Marine Transportation System
The Marine Transportation System (MTS) includes all of America's coastal and inland waterways, more than 300 public and private ports, a network of navigable channels, pipelines, vessels, marine terminals, intermodal connections, and associated management and safety information systems. The MTS includes 25,000 miles of commercially navigable waterways, which are a critically important mode of transportation and which provide the linkage between ocean-borne transportation, highway, rail, and pipeline transportation. The waterborne cargo moving on the MTS generates more than 13 million jobs and this contributes more than $750 billion to the Nation's Gross Domestic Product.
MARAD continued its efforts to strengthen the MTS with participation in the Marine Transportation System National Advisory Council (MTSNAC). The MTSNAC advises the U.S. Secretary of Transportation on MTS issues. Its membership is comprised of leaders from 30 commercial transportation firms, trade associations, State and local public entities, marine terminal operators, labor groups, academics, and environmental groups. During FY 2005, MTSNAC completed and submitted to the Secretary its recommendations for investment in our Nation's MTS as part of a coherent, coordinated, and comprehensive intermodal transportation policy.
Through the work of its Education Subcommittee, MTSNAC developed a comprehensive report outlining the origins of the supply chain system and its contribution to the Nation's overall transportation system. This report is to be transformed into a multi-media tool to educate public policy makers in both the executive and legislative branches of the U.S.Government on the complex MTS.
MTSNAC also provided important input to the U.S. Commission on Ocean Policy Report (Ocean Policy Report) to the President of the United States. Recognizing the fragmented approach to the MTS, MTSNAC recommended that DOT be designated as the lead agency for planning and oversight of the MTS, and that the former Interagency Committee for the Marine Transportation System (ICMTS) be elevated to the cabinet level and be chaired by the Department. The U.S. Secretary of Transportation convened the first meeting of the successor organization, the Committee on the Marine Transportation System (CMTS), on July 11, 2005. In September 2005, the CMTS directed its coordinating board to create a strategic plan.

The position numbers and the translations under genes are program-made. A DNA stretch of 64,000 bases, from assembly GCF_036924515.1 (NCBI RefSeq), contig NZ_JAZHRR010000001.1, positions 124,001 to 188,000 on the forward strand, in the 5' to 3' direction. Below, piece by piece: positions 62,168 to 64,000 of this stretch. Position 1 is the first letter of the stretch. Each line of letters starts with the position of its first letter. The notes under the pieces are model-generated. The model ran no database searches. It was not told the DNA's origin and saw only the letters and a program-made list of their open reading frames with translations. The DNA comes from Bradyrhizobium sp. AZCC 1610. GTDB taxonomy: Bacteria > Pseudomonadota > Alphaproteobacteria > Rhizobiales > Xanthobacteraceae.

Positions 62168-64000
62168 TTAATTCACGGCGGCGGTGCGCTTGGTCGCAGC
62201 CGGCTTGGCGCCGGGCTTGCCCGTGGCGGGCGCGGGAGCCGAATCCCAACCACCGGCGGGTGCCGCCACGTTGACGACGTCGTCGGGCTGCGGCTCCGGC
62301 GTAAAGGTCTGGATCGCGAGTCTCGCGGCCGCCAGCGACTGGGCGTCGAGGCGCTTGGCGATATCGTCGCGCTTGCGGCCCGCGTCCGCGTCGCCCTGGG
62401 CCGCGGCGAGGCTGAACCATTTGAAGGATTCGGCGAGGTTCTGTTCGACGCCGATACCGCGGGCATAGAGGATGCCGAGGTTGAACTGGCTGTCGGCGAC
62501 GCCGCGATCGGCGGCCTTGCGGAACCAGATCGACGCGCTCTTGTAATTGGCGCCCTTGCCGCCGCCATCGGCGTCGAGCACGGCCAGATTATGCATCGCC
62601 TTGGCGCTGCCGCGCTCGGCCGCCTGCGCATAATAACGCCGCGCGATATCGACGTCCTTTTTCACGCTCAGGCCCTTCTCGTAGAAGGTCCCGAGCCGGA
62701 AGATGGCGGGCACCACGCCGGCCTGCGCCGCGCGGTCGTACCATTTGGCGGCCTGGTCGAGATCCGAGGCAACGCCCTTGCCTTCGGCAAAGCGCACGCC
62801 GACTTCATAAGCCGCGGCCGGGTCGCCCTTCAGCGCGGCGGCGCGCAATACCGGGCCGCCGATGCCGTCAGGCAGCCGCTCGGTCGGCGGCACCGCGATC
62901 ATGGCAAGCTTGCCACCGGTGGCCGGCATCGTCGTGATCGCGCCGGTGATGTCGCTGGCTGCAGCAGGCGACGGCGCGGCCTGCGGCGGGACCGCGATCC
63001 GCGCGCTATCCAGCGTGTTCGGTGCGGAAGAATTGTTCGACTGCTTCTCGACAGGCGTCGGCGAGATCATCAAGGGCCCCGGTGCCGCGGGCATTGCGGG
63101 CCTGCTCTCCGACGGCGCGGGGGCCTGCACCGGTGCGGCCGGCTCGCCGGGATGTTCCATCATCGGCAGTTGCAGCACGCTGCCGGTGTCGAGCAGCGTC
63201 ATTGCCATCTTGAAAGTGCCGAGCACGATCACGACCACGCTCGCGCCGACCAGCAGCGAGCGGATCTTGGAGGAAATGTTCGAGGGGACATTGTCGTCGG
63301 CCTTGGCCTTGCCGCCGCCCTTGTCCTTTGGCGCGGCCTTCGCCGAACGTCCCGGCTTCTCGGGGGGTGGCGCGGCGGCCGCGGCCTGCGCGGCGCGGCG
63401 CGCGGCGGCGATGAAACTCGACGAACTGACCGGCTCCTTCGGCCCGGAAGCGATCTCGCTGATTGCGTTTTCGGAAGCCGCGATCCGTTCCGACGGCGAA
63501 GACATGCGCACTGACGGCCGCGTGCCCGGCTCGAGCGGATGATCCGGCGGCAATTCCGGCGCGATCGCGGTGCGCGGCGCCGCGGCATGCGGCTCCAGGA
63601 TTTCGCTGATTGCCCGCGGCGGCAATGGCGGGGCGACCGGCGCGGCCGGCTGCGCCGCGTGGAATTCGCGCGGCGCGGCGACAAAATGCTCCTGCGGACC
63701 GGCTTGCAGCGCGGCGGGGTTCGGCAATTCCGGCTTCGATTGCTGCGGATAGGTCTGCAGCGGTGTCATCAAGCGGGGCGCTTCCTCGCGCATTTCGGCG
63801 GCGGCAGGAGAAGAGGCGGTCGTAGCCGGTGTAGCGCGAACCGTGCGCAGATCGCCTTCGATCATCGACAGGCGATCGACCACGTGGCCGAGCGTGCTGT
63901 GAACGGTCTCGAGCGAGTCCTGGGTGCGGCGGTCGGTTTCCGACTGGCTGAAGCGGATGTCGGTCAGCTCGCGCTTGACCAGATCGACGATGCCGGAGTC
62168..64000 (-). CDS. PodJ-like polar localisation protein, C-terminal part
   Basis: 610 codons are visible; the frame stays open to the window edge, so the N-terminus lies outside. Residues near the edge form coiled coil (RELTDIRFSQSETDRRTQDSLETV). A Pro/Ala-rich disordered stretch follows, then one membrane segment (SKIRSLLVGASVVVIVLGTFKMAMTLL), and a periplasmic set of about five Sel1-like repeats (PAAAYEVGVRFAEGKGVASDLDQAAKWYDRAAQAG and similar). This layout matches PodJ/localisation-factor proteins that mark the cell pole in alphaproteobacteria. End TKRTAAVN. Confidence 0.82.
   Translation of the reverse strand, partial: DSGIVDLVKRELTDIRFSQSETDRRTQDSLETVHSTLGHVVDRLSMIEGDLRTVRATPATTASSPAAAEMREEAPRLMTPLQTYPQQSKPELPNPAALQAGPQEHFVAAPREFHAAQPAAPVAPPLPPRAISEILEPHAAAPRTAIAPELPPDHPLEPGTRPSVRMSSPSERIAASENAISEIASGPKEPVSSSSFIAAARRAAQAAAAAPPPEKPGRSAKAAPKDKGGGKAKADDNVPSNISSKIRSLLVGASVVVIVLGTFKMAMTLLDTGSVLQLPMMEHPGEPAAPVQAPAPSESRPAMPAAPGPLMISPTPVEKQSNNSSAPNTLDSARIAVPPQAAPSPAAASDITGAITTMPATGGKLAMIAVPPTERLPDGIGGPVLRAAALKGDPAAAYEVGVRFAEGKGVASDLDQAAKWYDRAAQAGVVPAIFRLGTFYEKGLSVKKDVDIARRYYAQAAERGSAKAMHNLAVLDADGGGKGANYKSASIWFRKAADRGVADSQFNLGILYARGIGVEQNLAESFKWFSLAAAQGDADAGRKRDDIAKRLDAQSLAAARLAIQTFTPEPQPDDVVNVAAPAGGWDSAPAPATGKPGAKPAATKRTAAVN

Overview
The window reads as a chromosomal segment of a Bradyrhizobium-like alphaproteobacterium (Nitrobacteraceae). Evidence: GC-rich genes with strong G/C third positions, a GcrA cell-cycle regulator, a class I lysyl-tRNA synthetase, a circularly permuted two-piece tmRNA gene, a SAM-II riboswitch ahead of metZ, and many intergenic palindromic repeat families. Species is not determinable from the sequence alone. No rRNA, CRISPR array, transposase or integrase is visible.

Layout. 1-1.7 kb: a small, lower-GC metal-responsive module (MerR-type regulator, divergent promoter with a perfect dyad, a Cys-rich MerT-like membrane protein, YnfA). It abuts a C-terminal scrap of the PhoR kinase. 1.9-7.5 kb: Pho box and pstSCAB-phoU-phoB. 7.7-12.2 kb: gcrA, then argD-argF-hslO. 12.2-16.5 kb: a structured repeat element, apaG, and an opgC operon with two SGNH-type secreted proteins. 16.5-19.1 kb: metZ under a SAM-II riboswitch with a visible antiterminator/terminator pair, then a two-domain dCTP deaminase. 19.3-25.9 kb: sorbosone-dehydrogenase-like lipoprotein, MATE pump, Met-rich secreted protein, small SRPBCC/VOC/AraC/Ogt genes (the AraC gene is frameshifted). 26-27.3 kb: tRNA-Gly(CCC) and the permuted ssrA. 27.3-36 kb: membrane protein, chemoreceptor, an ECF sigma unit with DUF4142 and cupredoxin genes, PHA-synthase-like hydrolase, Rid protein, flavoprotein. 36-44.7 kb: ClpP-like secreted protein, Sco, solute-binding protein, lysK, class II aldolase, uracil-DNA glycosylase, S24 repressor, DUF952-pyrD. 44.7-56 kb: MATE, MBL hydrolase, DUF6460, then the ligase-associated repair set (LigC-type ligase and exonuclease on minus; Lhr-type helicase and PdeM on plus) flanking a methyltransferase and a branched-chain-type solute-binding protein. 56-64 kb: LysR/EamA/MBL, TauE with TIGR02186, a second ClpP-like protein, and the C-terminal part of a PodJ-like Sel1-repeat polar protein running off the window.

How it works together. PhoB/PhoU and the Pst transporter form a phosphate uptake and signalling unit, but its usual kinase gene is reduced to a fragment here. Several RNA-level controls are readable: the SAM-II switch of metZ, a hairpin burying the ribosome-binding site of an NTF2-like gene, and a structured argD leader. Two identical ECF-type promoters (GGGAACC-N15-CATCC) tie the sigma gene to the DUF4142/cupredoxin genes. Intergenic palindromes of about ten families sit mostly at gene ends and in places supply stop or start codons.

At the beginning of FY 2005, a key study for MARAD and MTS efforts, The Marine Transportation System and the Federal Role: Measuring Performance, Targeting Improvement, was published. This study, published by the Transportation Research Board of the National Academies of Science, recommends that DOT produce a conditions and performance report on the MTS. MARAD has begun preliminary work for this study.
At the beginning of FY 2005, a key study for MARAD and MTS efforts, The Marine Transportation System and the Federal Role: Measuring Performance, Targeting Improvement, was published. This study, published by the Transportation Research Board of the National Academies of Science, recommends that DOT produce a conditions and performance report on the MTS. MARAD has begun preliminary work for this study. Based upon direction from that meeting the CMTS in July 2005, the CMTS Executive Secretariat recommended the creation of three Integrated Action Teams. These teams will formulate a national strategy for the MTS, perform an assessment of the MTS, and develop a plan for data collection and information management.